The surprising strength of the Maltz Jupiter Theatre’s production of A Chorus Line is how it delivers everything that your memory recalls fondly of past productions but infuses it with a welcome freshness that makes you glad you ventured to see it again.If you have any affection for this classic, this is a must see that earns the adjective flawless – a word rarely found in a theater review.
The Maltz’s director/choreographer Josh Walden has not tried to reinvent A Chorus Line; Maltz audiences would rebel at that. Many of the iconic images are recreated such as the dancers standing on the line holding their headshots in front of their faces. In fact, much of the choreography intentionally and extensively quotes the original work of Bennett and Avian. But as with The Wick’s Theatre’s current production of 42nd Street, civilians shouldn’t underrate Walden’s ability to get such a superb level of performance out of this crew.But, even better, Walden has excelled at eliciting acting and singing performances that are unique to this production and thereby giving it that fresh feel.
It helps that this show has cast exemplary triple-threat performers… Every last one sings like a Broadway star and acts these roles with an unflagging plausibility in which the anxiety, hope, pain and joy are written across their faces and their body language. Just an example, watch Becca Andrews’ Val who never pulls focus from the person speaking, but who is always in the moment, always reacting to what is being said. They all do that.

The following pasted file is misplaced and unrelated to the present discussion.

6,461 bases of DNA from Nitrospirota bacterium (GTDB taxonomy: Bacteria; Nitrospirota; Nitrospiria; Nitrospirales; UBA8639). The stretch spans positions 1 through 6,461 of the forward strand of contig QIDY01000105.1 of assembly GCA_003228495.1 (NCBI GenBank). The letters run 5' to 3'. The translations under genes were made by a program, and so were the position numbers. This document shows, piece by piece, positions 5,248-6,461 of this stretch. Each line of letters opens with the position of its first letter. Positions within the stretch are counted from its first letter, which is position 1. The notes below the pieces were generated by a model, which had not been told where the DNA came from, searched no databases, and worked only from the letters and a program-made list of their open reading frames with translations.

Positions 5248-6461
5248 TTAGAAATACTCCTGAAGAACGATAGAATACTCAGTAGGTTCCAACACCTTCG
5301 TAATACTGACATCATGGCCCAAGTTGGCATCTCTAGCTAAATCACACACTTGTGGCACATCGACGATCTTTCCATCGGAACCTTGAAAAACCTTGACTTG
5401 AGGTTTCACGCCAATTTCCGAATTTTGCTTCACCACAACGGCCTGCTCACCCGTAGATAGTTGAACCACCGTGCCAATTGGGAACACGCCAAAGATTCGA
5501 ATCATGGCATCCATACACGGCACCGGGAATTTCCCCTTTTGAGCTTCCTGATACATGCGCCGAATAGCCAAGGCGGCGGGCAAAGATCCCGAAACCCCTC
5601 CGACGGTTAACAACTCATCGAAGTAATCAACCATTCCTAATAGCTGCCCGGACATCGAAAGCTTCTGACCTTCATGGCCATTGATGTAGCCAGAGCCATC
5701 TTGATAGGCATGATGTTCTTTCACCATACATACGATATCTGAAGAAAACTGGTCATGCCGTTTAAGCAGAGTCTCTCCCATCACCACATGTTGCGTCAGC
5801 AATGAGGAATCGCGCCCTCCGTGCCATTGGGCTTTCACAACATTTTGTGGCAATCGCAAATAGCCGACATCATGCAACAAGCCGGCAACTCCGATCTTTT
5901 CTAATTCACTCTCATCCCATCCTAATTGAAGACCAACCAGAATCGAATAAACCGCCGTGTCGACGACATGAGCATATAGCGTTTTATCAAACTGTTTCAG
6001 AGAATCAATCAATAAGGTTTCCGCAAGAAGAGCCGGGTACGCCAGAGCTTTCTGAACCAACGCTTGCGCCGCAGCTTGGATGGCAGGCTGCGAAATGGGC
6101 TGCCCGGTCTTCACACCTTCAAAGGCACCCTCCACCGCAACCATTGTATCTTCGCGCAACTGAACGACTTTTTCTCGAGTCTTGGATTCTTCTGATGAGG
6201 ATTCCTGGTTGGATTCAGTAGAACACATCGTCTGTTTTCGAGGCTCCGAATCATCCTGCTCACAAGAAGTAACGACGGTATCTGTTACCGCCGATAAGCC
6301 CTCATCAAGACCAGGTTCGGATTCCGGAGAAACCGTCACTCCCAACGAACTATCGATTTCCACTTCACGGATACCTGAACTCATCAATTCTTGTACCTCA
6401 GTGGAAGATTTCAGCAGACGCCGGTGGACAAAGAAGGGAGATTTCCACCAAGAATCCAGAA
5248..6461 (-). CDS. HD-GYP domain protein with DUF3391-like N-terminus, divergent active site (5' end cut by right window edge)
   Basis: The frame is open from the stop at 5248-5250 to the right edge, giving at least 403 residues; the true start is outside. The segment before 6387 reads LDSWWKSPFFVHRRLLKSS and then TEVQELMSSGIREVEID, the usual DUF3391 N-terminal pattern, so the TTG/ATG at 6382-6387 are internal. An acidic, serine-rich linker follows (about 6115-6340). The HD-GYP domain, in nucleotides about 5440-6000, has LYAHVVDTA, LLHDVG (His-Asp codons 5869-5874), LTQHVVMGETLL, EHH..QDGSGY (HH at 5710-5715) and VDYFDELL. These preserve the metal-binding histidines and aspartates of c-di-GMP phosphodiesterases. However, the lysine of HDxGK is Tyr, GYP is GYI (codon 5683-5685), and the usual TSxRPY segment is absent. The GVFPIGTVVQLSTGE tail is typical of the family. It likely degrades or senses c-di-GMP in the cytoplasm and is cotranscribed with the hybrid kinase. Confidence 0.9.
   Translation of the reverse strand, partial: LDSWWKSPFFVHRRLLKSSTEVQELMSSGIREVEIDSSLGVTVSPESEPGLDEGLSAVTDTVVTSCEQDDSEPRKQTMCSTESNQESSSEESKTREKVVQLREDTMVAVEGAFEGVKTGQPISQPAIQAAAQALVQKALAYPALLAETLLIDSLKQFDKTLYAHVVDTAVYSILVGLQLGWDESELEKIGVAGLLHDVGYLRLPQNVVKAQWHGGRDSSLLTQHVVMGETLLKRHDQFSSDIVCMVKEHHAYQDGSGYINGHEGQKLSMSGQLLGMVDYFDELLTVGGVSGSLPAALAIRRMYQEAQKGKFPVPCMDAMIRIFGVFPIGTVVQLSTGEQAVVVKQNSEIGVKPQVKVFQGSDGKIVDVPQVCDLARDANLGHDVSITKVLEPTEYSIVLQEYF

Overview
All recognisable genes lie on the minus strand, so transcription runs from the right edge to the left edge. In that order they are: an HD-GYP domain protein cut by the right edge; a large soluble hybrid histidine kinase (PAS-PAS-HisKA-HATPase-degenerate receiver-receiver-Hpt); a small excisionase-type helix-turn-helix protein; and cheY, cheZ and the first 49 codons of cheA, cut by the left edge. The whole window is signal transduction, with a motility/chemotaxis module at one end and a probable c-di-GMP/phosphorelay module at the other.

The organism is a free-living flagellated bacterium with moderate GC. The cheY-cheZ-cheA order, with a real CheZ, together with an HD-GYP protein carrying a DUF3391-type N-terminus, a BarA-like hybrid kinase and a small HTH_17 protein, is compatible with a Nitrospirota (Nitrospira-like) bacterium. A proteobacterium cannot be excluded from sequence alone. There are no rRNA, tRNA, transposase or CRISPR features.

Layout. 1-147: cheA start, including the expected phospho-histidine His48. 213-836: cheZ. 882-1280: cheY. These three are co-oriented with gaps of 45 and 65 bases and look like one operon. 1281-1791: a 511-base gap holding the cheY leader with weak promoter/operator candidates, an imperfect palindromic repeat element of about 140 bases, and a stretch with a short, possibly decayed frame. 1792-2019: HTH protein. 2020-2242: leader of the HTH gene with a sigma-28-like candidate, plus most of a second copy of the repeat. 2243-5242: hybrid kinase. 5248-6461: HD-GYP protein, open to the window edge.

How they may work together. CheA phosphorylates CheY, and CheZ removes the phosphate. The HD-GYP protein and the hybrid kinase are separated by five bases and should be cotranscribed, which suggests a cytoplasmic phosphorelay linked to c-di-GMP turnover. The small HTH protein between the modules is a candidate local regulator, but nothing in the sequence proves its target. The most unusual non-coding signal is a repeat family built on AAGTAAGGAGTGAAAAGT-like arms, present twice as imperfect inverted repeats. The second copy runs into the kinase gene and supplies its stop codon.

The entire cast deserves mention, but we’ll single out a few. Elizabeth Earley as Cassie has that glorious dance solo which she executes well if not with the sharpness we’ve seen in other productions. And oddly appropriately, she doesn’t stand out on the line for the first half of the show. But her singing of “The Music and The Mirror” is heart-wrenching and her earnest pleading for a job with the director (and former lover) is first-rate acting with no qualifiers.As Paul whose father sees him in a drag show, Jordan Fife Hunt’s long monologue of excruciating self-revelation is emblematic of the production: deeply moving as in any other production but intriguingly different than the way you’ve seen it before.
…Jennifer Byrne’s Sheila is all defensive acidity, but she exposes deep wounds and vulnerability in the gorgeous rendition of “At The Ballet” with the equally talented Michelle Petrucci as Bebe and Jessica Dillan as Maggie.
None of this shortchanges the rest: Noah Aberlin, Alex Aguilar, Lindsay Bell, Anne Bloemendal, Michael Callahan, DeMarius R. Copes, K.C. Fredericks, Logan Keslar, Adam Lendermon, Gillian Munsayac, Shain Stroff and Brian Oglivie as Zach the stern director/choreographer.
This reviewer has stated said that Maltz’s productions are expertly executed but don’t always touch the emotions. Well, this one sure as hell does. It nails the heart of this show with the force of an air gun. It’s selling out quickly; get your seats.
The Maltz Jupiter Theatre production of A Chorus Line plays through February 2, 2014.